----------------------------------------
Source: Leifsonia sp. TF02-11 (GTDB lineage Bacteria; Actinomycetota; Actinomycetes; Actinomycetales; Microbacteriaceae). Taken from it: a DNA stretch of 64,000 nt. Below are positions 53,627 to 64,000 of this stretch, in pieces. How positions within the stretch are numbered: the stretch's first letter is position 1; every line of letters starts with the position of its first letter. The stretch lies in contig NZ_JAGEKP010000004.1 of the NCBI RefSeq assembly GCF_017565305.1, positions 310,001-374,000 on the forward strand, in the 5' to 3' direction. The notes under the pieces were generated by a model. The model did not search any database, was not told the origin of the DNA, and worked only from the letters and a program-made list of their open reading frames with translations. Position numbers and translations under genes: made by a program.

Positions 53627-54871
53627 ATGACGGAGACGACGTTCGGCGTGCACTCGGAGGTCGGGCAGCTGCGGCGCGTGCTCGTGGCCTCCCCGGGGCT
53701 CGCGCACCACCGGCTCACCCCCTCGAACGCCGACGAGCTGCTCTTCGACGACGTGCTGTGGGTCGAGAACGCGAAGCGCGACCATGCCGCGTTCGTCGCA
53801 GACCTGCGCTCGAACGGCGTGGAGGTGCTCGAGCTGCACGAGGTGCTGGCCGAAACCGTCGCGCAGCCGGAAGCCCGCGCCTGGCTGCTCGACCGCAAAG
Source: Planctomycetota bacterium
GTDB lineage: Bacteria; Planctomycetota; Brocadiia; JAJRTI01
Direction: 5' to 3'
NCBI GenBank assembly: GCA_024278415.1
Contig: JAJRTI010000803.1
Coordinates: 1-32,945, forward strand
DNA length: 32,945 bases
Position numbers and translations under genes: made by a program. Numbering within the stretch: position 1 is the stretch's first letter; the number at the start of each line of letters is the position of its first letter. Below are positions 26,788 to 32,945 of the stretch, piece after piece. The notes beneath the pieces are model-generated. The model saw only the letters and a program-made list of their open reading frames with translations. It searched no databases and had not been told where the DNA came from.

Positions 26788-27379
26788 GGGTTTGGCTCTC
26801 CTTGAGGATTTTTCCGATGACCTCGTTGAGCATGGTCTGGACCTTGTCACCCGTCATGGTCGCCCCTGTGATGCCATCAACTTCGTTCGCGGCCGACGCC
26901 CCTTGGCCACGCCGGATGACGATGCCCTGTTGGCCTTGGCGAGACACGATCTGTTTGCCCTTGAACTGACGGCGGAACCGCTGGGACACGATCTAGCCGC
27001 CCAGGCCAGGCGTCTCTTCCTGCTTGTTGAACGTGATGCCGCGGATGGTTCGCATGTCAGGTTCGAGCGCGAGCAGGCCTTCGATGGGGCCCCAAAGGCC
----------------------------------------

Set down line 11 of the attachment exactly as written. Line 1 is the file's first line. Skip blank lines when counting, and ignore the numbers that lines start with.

Coordinates: 1-32,945, forward strand